Up-side-down (Dyakodo): teaching and learning method of mathematics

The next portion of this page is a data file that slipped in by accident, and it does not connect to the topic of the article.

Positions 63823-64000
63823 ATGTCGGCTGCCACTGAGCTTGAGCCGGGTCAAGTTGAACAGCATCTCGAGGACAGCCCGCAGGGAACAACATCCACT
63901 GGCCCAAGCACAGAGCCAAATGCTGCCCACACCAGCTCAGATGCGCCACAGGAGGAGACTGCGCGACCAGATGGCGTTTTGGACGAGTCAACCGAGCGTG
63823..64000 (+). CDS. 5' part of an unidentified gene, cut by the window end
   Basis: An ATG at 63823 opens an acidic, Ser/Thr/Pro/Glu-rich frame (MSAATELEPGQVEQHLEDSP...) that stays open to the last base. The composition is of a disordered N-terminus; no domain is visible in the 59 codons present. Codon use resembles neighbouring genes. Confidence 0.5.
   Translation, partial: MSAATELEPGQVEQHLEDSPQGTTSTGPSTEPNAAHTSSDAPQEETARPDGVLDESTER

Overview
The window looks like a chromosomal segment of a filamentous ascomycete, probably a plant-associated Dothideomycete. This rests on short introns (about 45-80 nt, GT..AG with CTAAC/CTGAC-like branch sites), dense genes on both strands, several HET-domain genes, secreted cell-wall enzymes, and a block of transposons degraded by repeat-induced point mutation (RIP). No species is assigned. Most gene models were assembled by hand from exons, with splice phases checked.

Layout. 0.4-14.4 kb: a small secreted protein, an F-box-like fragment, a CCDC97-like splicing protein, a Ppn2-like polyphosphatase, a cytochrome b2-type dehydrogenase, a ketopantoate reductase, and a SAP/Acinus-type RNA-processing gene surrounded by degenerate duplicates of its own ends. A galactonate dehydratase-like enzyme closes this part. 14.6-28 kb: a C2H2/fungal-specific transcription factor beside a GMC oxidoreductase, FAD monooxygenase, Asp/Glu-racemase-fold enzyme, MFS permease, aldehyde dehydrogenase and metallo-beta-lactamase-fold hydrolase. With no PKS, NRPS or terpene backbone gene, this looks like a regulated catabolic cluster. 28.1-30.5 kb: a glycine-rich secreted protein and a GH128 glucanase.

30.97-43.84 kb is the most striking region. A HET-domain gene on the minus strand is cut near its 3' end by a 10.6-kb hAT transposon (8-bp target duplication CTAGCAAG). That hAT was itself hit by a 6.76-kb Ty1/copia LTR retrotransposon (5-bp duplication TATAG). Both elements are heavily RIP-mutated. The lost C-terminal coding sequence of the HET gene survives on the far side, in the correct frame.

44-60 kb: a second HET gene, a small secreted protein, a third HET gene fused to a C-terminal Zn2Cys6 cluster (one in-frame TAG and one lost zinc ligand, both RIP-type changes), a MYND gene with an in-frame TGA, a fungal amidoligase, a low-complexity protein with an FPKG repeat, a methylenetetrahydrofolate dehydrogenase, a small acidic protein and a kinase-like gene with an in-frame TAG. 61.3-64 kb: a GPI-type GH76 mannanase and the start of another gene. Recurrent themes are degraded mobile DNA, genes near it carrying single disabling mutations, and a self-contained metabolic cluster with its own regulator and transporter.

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The paper presents results ofa research on one method ofteaching and learning mathematics based on observations on and experiences of 35 Form One learners and 6 teachers ataZengeza school in Chitungwiza, about 2 J kilometers south ofHarare. The pass rate rose from 7% to an astonishing 61% in a space of a 20 school days. Cipra (1988), Steen (1988), and White & Mitchelmore (1996) have raised much concern in the failure by teachers to develop a conceptual understanding of mathematics topics because of the rote, manipulative learning that takes place in classrooms at introductory secondary school levels. Lithner (2003, 2004) also remarks that most exercises in mathematics textbooks may be solved by mathematically superficial strategies, often with>.:. ssentially considering the core mathematics of the book section in question. It is along these lines that the up-side-down (dyakodo) teaching and learning method in mathematics has been found to be an effective method of teaching mathematics for understanding. The up-side-down (dyakodo) teaching and learning method allows learners to do lessons at home and then home-work in class in order to integrate important ’real-world' everyday life activities into the school activities.